Given the difficulty of finding reviews of women’s poetry to sample, and given that work dismissed as ‘confessional’ is often rejected, primary written sources of the critical response to such work are extremely difficult to find, with the exception of the couple of examples noted above. Where reviews do show distaste for women’s directly autobiographical work, it is often stated obliquely. A review by Adrien Grafe (2008) praises Helen Farish’s poetry for being ‘subtler, more objective and distanced, and therefore ultimately more moving, than that of some of her sisters and contemporaries’ thus apparently offering a pat on the head to Farish for being ‘distanced’ while, by using the politically loaded ‘sisters’, taking a sideswipe at women’s poetry which is more direct.
Another reason it is difficult to find very much explicit evidence is that the poetry world is small and bears grudges; women who stand up to bring attention to any disparity are usually attacked, often viciously, for daring to question the status quo. Neil Astley’s lecture details examples of such responses. Any discussion there was to be had about this issue had to offer safety and confidentiality.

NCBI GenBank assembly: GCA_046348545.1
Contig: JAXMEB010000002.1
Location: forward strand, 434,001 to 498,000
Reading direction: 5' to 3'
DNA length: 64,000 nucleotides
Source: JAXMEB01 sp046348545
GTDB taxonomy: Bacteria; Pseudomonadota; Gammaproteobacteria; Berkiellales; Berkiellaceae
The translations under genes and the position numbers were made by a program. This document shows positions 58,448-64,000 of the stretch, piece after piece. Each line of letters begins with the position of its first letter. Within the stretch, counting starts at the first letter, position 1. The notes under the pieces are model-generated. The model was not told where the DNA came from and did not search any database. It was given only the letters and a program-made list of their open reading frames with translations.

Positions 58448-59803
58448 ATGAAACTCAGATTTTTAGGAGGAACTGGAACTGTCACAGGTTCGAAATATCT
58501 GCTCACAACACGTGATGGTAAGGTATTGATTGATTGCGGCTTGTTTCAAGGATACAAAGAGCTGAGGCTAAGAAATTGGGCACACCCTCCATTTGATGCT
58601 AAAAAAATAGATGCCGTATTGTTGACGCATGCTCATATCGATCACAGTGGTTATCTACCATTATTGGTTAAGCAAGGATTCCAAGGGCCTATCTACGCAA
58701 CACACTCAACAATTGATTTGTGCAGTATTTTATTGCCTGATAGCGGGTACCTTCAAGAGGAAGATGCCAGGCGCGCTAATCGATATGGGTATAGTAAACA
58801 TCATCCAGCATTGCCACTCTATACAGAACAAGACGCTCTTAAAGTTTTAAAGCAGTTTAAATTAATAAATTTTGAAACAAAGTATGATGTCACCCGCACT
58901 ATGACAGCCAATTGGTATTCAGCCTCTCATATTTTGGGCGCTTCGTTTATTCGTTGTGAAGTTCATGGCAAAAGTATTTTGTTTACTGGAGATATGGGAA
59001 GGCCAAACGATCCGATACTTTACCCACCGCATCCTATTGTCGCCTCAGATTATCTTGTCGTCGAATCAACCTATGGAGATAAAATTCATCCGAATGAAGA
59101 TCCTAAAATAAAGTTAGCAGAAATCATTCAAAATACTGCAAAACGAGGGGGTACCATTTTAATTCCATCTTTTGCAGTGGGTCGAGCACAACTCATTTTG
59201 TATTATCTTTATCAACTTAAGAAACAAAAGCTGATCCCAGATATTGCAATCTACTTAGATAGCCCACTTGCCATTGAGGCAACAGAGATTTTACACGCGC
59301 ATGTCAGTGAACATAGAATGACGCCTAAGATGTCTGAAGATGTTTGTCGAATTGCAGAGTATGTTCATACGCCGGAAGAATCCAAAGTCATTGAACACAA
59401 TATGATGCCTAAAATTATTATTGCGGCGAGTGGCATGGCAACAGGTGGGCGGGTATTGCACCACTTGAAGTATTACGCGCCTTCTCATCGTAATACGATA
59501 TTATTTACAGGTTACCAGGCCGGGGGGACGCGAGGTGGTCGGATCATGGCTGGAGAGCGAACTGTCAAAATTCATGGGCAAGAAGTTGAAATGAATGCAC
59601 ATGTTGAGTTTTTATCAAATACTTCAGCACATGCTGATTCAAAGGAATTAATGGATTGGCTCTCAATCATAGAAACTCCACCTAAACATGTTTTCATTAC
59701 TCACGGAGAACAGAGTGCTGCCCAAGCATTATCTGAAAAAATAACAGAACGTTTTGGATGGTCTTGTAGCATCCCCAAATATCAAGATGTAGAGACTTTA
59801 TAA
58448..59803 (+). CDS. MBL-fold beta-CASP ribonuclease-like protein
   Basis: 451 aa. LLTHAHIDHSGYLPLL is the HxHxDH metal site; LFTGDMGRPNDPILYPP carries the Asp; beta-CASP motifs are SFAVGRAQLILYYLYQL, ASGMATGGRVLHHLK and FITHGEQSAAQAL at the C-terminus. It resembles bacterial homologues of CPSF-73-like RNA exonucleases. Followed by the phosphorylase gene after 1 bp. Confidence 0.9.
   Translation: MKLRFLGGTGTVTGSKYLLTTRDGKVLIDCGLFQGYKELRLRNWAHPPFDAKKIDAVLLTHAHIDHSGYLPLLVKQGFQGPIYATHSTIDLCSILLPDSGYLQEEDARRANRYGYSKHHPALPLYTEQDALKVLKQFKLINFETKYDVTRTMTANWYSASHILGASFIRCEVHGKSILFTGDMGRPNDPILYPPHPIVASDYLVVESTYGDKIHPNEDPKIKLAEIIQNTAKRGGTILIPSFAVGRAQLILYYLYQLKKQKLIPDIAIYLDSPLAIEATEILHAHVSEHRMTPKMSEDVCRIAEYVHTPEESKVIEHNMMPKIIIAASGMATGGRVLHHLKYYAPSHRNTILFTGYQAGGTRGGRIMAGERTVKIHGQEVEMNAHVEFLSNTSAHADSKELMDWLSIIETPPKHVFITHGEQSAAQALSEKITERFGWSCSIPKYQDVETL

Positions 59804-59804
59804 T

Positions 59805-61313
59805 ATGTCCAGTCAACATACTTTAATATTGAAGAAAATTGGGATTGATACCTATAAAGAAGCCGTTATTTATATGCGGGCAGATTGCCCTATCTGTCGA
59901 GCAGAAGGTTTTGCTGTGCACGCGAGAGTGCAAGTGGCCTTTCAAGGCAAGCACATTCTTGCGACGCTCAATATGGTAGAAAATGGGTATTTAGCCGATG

I use Facebook a lot for poetry networking and chose to use it as a way to approach experienced, published, women poets, and ask them to share any direct experiences of negative responses to autobiographical work. I assured them of confidentiality and that I would neither name nor quote them in any subsequent articles or papers without permission. I sent out 60 requests and received 35 responses; even if those who didn’t respond all had no negative experiences, those who did respond showed a significant proportion with tales to tell. 25 of the 35 responding gave direct examples of negative experiences they’d had with editors, other poets, agents, and tutors. These experiences ranged from tutors refusing to critique work that was too ‘female’ or ‘domestic’ to an editor of a well-known journal stating they didn’t publish ‘confessional’ work. While it is difficult to convey the negativity of the experiences without breaching confidentiality, some of the language used by the critics was repeated in several women’s stories: ‘domestic’ and ‘of no interest’ was the most common, ‘coy’ appeared a few times, while any assertiveness or hint of anger in the poems was described as ‘shrill’.